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Bogota – a good cycling city?

Michael O'Hare - September 13, 2009

Have you wondered why some cities have large numbers of people cycling and others don’t?

Is it the climate? Something in the local psyche?  Or simply chance?

I don’t think so. I think it is mostly about design. Bogota, the capital of Colombia,  gives a nice example of a city that tried to design for bicycles and bicyclists.

Can we learn from Bogota’s experience?

From Cars to People, Buses and Bicycles

“A citizen on a $30 bicycle is equally important to one in a $30,000 car”, declares Enrique Penalosa, former mayor of Bogota.

When Mr. Penalosa became mayor in 1998, plans for a new $15 billion highway system were given to him. He discarded them and spent money on pedestrianised streets, buses and parks. And lots and lots and lots of cycle paths – 300 km worth – which people started to use.

Here are 3 steps they took that I think helped them build a bicycling culture:

Bicycling in Bogota – 3 steps to success

1. Build Bicycle Paths

A great bicycle path network makes it easy and safe for anyone to use, young or old. Cycle paths can come in all shapes and sizes – what kind is best? I guess it depends, but I like this useful guide from Enrique Penalosa, “A bicycle way that is not safe for an 8-year old is not a bicycle way”.

Below’s an example of one of Bogota’s cycle paths. What do you think of it?

Ciycle Paths in Bogota

2. Build other Bicycling Infrastructure

It’s not just about kilometers and miles of cycle roads.  Who will use them? How will they be used? Can they be used?

A cycle path that goes from nowhere to nowhere probably won’t be used as much as a well connected, integrated system.

In Bogota, a special emphasis was put on connecting the cycle paths to their bus rapid transit system, Transmilenio. For example they installed free, convenient and secure cycle storage facilities near major bus terminals:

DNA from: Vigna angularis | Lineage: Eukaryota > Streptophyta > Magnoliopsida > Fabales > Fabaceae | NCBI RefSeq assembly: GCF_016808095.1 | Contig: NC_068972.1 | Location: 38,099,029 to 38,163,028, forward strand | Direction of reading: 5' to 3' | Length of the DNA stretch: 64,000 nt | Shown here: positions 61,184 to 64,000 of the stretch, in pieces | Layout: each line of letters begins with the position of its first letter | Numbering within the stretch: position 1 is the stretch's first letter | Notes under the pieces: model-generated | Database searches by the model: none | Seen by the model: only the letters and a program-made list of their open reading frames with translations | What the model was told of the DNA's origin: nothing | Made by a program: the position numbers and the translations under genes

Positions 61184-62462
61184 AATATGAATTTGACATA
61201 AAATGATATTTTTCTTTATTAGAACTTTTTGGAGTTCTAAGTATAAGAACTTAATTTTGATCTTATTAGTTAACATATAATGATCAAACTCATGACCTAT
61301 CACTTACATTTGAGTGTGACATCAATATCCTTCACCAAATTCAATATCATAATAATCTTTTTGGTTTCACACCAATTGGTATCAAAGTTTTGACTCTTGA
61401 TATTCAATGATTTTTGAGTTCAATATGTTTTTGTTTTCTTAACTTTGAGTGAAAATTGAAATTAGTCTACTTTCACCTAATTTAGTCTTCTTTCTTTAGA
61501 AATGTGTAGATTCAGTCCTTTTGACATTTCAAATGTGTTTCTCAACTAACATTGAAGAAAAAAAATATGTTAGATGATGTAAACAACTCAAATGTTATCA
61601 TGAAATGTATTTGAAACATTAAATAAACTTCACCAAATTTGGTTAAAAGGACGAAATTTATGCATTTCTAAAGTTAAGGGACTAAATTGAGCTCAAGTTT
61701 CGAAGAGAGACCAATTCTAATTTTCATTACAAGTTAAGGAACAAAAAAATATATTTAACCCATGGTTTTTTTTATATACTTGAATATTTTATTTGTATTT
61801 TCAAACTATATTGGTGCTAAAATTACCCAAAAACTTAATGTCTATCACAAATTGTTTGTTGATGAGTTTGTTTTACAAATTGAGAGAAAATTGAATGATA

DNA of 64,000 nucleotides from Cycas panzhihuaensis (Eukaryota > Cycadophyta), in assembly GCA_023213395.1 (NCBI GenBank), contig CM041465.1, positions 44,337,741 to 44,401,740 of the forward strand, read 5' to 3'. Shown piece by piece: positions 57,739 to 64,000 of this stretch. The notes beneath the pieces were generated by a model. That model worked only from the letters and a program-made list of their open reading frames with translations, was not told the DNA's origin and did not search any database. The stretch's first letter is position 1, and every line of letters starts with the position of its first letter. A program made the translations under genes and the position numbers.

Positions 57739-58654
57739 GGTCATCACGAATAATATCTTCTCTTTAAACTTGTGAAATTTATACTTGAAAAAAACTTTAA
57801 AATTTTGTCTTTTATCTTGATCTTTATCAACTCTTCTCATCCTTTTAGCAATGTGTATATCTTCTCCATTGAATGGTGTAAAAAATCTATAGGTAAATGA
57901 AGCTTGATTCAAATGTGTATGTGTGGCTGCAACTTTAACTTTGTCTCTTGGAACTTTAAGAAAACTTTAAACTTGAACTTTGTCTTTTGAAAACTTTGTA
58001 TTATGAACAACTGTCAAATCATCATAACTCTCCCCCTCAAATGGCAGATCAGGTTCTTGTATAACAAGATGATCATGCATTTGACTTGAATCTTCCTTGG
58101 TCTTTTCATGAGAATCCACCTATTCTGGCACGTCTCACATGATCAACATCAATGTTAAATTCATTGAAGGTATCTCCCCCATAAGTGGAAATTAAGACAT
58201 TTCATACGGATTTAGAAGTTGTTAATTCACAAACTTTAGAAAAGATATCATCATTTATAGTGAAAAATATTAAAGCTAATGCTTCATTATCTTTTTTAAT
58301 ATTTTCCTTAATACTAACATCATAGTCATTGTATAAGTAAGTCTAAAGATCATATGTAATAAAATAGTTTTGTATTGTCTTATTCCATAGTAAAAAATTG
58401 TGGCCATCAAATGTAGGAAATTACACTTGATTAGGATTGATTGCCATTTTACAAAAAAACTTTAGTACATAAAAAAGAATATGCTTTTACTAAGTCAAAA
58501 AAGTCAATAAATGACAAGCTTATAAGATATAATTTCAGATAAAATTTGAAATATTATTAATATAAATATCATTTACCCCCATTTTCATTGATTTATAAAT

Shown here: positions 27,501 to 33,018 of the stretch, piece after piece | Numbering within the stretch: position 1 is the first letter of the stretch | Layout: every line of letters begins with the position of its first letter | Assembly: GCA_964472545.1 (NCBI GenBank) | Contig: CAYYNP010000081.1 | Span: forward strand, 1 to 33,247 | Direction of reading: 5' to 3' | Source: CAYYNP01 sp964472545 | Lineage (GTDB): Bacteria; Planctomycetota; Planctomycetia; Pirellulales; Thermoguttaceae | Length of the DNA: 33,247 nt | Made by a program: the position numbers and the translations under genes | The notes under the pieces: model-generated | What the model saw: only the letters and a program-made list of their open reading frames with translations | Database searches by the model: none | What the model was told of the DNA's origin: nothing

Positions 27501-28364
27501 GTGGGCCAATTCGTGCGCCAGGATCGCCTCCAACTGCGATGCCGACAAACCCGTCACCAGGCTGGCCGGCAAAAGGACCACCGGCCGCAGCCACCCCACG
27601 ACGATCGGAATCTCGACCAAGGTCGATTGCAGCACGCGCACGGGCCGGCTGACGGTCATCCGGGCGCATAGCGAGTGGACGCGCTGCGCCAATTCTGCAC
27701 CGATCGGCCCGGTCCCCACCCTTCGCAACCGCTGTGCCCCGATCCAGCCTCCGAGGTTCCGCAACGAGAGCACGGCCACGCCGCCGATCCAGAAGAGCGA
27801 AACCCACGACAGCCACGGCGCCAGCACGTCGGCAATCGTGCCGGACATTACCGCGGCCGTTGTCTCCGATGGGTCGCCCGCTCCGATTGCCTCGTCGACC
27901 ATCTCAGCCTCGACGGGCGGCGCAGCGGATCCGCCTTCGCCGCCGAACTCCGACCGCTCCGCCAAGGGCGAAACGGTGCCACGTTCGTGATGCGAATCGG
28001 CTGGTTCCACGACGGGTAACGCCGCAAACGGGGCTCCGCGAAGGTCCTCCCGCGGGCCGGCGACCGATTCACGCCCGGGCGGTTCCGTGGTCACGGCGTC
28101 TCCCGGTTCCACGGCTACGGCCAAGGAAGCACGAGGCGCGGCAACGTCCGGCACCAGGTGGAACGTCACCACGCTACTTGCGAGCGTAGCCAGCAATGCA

Bicycle in Bogota

I like that the storage facilities make cycling easy for everyday activities, like taking quick public transport into the city.

3. Inspire – Make it Fun!

Ciclovia happens once a week in Bogota, every Sunday between 7am and 2pm. 120km of roads are shut to cars and opened up to cyclists, walkers and people to enjoy. It’s fun, with around 30% of locals, or 2 million people, taking part. Take a look at this short video from Streetfilms to if you want a flavour of people enjoying themselves on the streets of Bogota:

Maybe Ciclovia isn’t for every city, but are there other ways to make cycling fun in your city?

What do you think of the 3 steps to cycling success? Have you any other ideas?

11 Comments »

  1. It’s all relative – Bogotá has the region’s largest network of bicycle paths, altho lots of them are lacking. It also has the wonderful Sunday Ciclovia. Still, there’s lots more they could do, including clean up the air and tame the traffic.

    I have a bike rental and bicycle tour company here, so I ride the city every day. For more info and commentary on bicycling in Bogota, see:
    Mike’s Bogota Bike Blog

    Best,

    Mike / Bogota Bike Tours